Tyndall Air Force Base
A damaged airplane hanger is seen on the grounds of Tyndall Air Force Base after Hurricane Michael passed through the area in Mexico Beach, Florida, Oct. 12, 2018. Getty Images/ Joe Raedle

Hurricane Michael, which made landfall in Florida on Wednesday as a Category 4 storm and later tore through Georgia and the Carolinas, killing 19 people, wrought considerable damages to the Tyndall Air Force Base, located 12 miles east of Panama City, Florida.

The base was visually inspected post-storm by Air Force Chief of Staff General David L. Goldfein, Secretary of the Air Force Heather A. Wilson and Chief Master Sergeant of the Air Force Kaleth O. Wright on Sunday, after which they held a press conference to assure the nation that the damages incurred due to the storm could be fixed in the long term.

“Our ability to do the nation’s business has not been significantly affected by this storm,” Goldfein said, Pensacola News Journal reported.

The Tyndall base houses the F-22 Raptor, the most sophisticated fighter jet in the Pentagon's arsenal and while many of the aircraft were evacuated in the wake of the storm, not all of them were taken out of the base. Aerial pictures of the base suggested that the planes left behind in the facility took a rough beating in the storm.

While Goldfein did not confirm how many F-22s were left behind in the base’s hanger during the storm, initial reports suggested as many as 17 of the fighter jets had sustained considerable damages due to the storm.

However, Lara Seligman, a correspondent with Foreign Policy, who spoke to an Air Force official, said the department had concluded after assessing the damage at Tyndall that all aircraft, including F-22s that weathered the storm, were intact and initial indications are “promising.”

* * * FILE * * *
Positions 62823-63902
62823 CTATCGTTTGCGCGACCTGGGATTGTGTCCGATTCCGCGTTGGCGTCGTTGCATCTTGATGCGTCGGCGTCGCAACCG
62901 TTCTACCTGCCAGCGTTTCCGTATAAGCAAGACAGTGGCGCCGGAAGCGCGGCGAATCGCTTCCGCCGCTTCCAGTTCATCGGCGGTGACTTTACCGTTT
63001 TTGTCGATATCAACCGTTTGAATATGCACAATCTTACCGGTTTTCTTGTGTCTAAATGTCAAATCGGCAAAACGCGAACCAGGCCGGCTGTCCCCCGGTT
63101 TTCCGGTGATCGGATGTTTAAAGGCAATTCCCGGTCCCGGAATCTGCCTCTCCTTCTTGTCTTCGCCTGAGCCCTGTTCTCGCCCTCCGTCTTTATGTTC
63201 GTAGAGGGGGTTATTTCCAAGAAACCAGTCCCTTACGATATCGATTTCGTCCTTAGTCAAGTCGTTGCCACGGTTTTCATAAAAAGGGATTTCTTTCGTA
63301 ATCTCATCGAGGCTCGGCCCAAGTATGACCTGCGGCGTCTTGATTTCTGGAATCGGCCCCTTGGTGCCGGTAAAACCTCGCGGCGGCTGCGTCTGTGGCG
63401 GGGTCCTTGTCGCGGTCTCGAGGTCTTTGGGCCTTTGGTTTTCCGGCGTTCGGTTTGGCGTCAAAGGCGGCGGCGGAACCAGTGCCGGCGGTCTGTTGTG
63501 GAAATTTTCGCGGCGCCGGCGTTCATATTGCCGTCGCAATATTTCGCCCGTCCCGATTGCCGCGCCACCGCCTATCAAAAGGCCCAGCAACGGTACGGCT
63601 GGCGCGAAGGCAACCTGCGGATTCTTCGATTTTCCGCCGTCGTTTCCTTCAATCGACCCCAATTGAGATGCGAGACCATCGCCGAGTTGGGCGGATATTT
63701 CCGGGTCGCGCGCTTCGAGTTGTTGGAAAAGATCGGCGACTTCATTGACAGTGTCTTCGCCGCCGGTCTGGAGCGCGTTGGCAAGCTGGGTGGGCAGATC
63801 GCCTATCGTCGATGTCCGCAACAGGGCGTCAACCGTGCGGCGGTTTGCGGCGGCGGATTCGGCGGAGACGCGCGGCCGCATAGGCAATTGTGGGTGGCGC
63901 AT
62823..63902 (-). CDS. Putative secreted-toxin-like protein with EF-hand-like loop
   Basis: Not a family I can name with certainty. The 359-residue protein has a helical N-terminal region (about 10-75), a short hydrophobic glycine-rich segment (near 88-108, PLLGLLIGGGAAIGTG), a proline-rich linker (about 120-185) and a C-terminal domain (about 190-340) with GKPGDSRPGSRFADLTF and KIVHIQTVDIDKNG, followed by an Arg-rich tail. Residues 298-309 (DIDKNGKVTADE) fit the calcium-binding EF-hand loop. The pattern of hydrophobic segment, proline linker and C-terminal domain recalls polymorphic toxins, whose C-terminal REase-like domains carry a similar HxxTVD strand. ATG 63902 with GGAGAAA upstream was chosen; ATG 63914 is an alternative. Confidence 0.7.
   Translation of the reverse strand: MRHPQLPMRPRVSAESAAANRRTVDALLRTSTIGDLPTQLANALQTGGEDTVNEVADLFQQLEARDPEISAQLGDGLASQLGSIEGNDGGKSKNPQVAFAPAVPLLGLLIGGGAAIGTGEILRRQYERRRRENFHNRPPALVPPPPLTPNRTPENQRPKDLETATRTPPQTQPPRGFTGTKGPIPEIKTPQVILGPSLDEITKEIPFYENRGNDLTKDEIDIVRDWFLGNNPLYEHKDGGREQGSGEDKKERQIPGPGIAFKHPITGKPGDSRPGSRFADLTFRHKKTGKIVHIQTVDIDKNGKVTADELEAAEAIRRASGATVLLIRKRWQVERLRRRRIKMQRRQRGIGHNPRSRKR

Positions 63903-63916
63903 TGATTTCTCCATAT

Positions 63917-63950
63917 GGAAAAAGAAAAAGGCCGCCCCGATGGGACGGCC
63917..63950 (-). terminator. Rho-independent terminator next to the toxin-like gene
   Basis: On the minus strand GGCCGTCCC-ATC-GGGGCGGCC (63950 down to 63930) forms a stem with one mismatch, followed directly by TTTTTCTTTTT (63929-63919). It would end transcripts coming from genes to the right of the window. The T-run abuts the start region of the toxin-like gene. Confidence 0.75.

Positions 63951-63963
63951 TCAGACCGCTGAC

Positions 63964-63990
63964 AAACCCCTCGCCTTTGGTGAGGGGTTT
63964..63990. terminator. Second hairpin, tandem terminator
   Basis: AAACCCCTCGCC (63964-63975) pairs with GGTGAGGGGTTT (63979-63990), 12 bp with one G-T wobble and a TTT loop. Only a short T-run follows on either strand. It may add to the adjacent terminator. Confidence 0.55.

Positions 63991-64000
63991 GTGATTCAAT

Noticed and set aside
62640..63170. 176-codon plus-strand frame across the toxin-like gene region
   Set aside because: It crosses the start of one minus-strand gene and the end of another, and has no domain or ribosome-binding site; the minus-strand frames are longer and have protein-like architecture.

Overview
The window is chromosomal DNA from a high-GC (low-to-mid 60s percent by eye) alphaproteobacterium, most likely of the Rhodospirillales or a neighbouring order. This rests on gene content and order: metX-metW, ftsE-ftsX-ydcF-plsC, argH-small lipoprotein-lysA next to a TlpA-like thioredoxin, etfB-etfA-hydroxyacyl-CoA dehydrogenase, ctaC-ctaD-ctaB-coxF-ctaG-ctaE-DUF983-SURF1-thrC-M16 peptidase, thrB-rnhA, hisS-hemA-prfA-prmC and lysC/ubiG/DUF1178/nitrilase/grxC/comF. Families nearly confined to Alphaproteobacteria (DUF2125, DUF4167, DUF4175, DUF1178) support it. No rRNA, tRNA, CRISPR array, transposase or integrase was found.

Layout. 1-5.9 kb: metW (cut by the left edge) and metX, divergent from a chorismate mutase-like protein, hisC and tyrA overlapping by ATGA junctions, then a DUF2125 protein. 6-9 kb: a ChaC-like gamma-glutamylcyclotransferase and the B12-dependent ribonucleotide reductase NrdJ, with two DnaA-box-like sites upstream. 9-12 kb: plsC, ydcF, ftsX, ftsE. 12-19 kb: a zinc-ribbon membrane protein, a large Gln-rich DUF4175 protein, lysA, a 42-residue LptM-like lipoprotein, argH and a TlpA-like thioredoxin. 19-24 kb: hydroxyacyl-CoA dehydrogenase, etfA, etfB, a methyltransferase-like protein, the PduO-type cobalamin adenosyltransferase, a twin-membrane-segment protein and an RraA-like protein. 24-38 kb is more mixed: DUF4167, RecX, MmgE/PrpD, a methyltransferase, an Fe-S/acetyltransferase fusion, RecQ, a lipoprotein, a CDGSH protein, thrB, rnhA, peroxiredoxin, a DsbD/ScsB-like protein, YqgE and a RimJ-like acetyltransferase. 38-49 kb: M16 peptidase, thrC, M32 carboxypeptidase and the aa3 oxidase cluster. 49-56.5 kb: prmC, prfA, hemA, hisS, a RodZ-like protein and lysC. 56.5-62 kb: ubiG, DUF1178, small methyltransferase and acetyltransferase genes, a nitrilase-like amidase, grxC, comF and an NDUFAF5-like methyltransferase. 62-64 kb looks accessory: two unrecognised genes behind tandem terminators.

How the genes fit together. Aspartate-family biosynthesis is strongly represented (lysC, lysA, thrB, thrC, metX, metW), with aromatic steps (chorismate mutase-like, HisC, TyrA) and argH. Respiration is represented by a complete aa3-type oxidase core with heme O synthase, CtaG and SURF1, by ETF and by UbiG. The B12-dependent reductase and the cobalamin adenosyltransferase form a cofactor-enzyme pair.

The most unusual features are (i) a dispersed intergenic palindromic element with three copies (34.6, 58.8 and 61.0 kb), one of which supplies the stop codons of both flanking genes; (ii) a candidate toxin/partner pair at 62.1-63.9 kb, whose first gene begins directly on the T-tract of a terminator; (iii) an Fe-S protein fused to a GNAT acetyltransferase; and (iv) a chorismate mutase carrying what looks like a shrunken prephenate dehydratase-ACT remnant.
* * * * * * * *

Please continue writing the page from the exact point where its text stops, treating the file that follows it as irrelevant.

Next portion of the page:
The official added that as the F-22s “were secured in the highest storm rated hangars,” the damage was not as bad as they had anticipated. However, experts still had to conduct “detailed maintenance assessments” before the Air Force could determine whether the damages to the aircraft could be mended.

However, Sen. Bill Nelson’s (D-FL) first-hand assessment of the base was a lot grimmer than the account given by the Air Force leadership.

“Tyndall has been destroyed,” he told News Herald in a telephonic interview. “The older buildings will have to be razed and rebuilt. The newer structures on the base that have survived the monster storm will need substantial repairs.”

However, he assured that news reports saying that the base will be forced to close after the damages incurred from the storm was “unfounded.” Nelson added that he expected Tyndall to be rebuilt as “an Air Force base of the future” as he did not anticipate any hurdles in procuring the necessary resources and funds for rebuilding the entire base.

However, for now, Nelson said the prime focus was to ensure that the base was safe for the thousands of air force personnel and their families who had to evacuate the facility before the storm.

″[T]he good news is military commanders successfully evacuated 11,000 base personnel and their families in advance of the unprecedentedly strong storm,” Nelson said in a statement.

Wilson echoed Nelson’s concern during Sunday’s press conference. “Our first priority now is our airmen and their families,” he said. He added that while families could return to the area, they were advised to stay clear of the base housing and facilities until they were deemed safe.